This definitely, one of the weird monuments of Romania. How can a cemetery be merry ? Well, the Romanians claim this is possible only in Romania, where we mix the joy with sadness, some, more philosophical folks connect the idea of the cemetery with our Dacian ancestors who were celebrating when someone was dead, rather than cry. Anyway, what is clear, in 1935, a Greek-Catholic priest suggested to the local crosses-manufacturer, Stan Ioan Patras to leave some space for a little text on the crosses to describe the personality or story of the deceased. However, the descriptions were written in a poetic manner and in a funny way… the cemetery became a national hit and visited by millions since then… Maybe it is not an impressive monument, but a very intriguing one… And we, Romanian, like all these intriguing things…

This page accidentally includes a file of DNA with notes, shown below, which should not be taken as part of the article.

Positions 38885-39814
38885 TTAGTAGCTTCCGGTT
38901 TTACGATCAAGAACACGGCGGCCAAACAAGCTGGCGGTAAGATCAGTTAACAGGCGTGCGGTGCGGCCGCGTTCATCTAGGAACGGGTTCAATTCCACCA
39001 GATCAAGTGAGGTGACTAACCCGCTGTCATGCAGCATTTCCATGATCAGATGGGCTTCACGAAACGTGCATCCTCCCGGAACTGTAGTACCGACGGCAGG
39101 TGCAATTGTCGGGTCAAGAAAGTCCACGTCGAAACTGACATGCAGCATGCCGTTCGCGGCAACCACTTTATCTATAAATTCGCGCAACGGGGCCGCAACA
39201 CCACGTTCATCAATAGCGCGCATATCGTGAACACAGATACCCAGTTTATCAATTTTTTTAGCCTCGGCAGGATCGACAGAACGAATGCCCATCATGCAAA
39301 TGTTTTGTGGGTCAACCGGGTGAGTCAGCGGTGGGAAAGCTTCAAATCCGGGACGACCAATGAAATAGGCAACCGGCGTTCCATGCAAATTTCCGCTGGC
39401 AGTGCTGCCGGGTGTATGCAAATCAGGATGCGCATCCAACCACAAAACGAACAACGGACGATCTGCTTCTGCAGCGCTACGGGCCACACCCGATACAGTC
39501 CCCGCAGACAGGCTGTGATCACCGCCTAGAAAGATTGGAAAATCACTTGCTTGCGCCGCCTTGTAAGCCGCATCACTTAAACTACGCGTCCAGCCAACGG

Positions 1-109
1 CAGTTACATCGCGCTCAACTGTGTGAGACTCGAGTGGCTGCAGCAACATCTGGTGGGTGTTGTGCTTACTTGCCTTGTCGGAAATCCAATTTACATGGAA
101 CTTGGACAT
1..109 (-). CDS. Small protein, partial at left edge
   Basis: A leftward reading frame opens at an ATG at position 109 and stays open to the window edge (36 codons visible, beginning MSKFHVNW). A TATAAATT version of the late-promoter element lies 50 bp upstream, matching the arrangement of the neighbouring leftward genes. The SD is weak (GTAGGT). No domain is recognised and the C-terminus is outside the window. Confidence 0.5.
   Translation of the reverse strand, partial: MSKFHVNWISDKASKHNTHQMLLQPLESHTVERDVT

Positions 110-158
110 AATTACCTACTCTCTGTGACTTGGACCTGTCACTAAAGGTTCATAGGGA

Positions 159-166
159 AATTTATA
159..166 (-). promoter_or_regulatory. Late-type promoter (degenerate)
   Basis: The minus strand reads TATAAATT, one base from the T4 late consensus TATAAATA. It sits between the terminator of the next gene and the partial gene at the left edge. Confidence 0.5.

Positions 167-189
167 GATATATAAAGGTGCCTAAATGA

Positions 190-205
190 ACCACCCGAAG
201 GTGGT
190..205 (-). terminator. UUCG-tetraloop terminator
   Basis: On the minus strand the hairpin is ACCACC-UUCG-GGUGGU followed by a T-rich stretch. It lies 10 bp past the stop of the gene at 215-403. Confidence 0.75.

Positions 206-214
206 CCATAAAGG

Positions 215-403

Quite difficult to visit it without a car. The cemetery is in a village next to Sighet, the capital of the Maramures region on the Northern border next to Ukraine, probably the nicest area in Romania, well-known for its wooden churches and traditions preservations. If you do not have a car, you definitely need to go to Baia Mare by train or bus, take a bus to Sighet and further to Sapanta.
Peles Castle – Sinaia
This is the Royal residence of the kings of Romania. Building started in 1876 and finished by the end of the century, it is a jewel, probably one of the nicest castles of Europe, in an amazing mountainous setting. At the ground floor, you will find rooms furnished in Florentine, Germanic, Oriental styles, which would be a pride for any royal palace of Europe. If you go to the upper floors, you will discover the private royal quarters and also some miracles of end of 19th century technologies – a cinema, central heating, etc. Last time I was there with Earl who wrote a wonderful review of the castle when we visited it together in June.
Sinaia is easy to access even without a car. It is at 120 km away from Bucharest and the main railway of the country passes through the old royal mountain retreat. A major road, served by many buses also connects Bucharest with Brasov via Sinaia